The Denver Art Museum has removed an Asian Art Acquisition Fund named in honor of Emma Bunker from its website following an investigation by the Denver Post into the longtime museum consultant and board member.
The art museum last year launched the “Emma Cadwalader Bunker Asian Art Acquisition Fund” in honor of the Colorado woman who spent decades helping the museum grow its collections.
But The Post’s investigation, published online Thursday, found that Bunker used her scholarship and writings to help an accused art smuggler, Douglas Latchford, sell and lend artwork looted from Cambodia’s ancient temples. . Over the past decade, Bunker — who died last year — was referenced or named in five civil and criminal cases involving the sale of illegal antiquities — though she was never charged or charged herself.
Citizens could still donate to the fund this week. But by Friday morning, the link to the Bunker Fund’s donation page was showing visitors a “Page not found” message.
“The fund was set up at the request of friends of Emma Bunker who wanted to honor her on her death,” the museum says in an e-mail on Friday afternoon in response to a question from De Post. “The fund is no longer active.”
Andy Sinclair, a museum spokesperson, said in a follow-up email Friday night, about four hours after this story was published, that the museum closed the fund on Sept. website was removed on June 30. A “back page” featuring a payment feature for the fund “was recently removed to indicate that the fund is no longer active,” she said.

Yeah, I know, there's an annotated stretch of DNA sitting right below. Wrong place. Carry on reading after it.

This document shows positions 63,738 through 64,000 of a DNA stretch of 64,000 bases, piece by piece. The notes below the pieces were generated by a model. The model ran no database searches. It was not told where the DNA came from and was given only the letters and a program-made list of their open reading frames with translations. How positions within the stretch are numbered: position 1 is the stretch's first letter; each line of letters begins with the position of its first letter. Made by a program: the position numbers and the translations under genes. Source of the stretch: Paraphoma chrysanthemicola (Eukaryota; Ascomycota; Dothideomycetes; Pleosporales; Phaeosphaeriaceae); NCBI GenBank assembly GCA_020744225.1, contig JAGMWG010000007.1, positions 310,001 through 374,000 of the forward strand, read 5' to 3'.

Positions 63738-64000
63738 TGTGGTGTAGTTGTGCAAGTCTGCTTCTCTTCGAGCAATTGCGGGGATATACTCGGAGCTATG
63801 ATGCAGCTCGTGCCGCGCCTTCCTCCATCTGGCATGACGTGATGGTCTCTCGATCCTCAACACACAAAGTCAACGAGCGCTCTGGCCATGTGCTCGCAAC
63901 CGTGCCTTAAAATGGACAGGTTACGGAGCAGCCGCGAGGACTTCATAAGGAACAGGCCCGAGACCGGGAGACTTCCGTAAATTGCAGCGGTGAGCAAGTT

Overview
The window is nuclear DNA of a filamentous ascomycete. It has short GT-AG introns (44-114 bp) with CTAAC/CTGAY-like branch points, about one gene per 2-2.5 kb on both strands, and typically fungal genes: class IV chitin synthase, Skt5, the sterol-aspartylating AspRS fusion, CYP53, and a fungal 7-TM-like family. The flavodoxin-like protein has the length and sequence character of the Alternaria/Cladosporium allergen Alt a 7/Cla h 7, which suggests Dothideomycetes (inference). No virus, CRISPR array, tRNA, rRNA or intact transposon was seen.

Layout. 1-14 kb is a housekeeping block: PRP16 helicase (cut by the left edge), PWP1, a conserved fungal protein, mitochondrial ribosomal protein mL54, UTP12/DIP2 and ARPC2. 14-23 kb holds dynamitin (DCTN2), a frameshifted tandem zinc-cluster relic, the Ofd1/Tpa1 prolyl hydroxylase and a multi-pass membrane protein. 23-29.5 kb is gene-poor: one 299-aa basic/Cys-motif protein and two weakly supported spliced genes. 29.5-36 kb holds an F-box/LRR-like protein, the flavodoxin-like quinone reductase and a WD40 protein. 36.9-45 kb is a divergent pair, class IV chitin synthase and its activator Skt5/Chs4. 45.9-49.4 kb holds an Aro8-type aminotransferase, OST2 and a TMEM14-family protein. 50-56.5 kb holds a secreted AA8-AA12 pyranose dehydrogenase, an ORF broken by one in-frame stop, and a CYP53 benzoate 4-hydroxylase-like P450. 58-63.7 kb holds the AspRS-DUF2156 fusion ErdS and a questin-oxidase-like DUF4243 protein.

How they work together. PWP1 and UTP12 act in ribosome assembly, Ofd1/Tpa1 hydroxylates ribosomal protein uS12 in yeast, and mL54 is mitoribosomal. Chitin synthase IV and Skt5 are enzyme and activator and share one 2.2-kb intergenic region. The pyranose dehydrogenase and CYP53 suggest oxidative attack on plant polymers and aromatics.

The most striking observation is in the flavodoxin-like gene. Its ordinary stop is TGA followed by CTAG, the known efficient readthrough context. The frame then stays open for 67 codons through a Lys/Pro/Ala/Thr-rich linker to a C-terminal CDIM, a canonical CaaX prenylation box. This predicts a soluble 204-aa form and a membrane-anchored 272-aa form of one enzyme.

Denver Art Museum officials declined multiple interview requests during The Post’s coverage of the series. Museum officials answered written questions from the newspaper last month, including specific questions about the fund named in Bunker’s honor, but did not mention that the fund had closed.
But it is far from clear that the @DenverArtMuseum learns lessons and reforms its practices: Incredibly, it is now seeking donations to its “Emma Bunker Asian Art Acquisition Fund” pic.twitter.com/iY9AIyxOcU
— Angela S Chiu (@ChiuAngelaS) October 17, 2021
Bunker and her husband donated more than 200 pieces to the museum’s collection, many of which are still on display in its countless galleries.
The museum told The Post last month that its acquisition fund raised $25,000 to buy new pieces, and officials last year dubbed the Southeast Asian art wing the “Bunker Gallery” to celebrate its decades-long contributions.